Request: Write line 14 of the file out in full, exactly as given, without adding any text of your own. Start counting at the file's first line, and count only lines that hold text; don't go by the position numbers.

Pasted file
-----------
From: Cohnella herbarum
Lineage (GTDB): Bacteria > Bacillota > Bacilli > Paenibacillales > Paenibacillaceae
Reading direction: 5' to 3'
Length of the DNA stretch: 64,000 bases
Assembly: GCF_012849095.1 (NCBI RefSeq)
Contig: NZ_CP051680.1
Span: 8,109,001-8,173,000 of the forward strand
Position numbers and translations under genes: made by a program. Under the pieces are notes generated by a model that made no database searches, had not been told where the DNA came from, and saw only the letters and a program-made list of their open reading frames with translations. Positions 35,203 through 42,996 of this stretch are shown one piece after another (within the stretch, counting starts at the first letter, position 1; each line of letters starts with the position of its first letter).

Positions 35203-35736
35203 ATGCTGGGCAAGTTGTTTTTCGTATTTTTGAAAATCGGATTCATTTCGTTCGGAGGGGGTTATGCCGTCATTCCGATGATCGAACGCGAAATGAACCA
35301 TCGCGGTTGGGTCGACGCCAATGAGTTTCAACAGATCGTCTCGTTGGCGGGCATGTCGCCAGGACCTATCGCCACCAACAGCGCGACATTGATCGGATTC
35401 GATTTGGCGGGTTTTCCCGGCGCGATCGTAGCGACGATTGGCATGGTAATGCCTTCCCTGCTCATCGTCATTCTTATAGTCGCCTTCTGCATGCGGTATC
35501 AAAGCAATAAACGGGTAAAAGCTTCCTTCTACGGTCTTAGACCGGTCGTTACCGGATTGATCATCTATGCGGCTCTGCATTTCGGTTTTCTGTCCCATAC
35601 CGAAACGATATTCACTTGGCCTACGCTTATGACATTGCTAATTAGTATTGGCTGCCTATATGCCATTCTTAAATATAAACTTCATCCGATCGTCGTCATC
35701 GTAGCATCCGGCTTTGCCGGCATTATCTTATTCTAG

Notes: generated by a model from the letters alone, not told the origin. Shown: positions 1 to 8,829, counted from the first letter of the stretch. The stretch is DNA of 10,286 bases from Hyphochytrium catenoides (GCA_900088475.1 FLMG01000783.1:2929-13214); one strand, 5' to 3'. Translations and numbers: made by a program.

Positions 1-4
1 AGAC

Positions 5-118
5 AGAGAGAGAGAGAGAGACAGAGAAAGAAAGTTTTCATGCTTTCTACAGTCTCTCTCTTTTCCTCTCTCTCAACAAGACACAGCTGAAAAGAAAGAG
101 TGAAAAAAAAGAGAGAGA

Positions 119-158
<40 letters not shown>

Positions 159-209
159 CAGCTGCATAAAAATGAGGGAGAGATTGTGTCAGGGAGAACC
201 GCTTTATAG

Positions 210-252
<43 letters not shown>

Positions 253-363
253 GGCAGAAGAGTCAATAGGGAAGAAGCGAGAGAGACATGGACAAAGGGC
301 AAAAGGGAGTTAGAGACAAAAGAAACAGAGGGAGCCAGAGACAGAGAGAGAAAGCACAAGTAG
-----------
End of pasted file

35601 CGAAACGATATTCACTTGGCCTACGCTTATGACATTGCTAATTAGTATTGGCTGCCTATATGCCATTCTTAAATATAAACTTCATCCGATCGTCGTCATC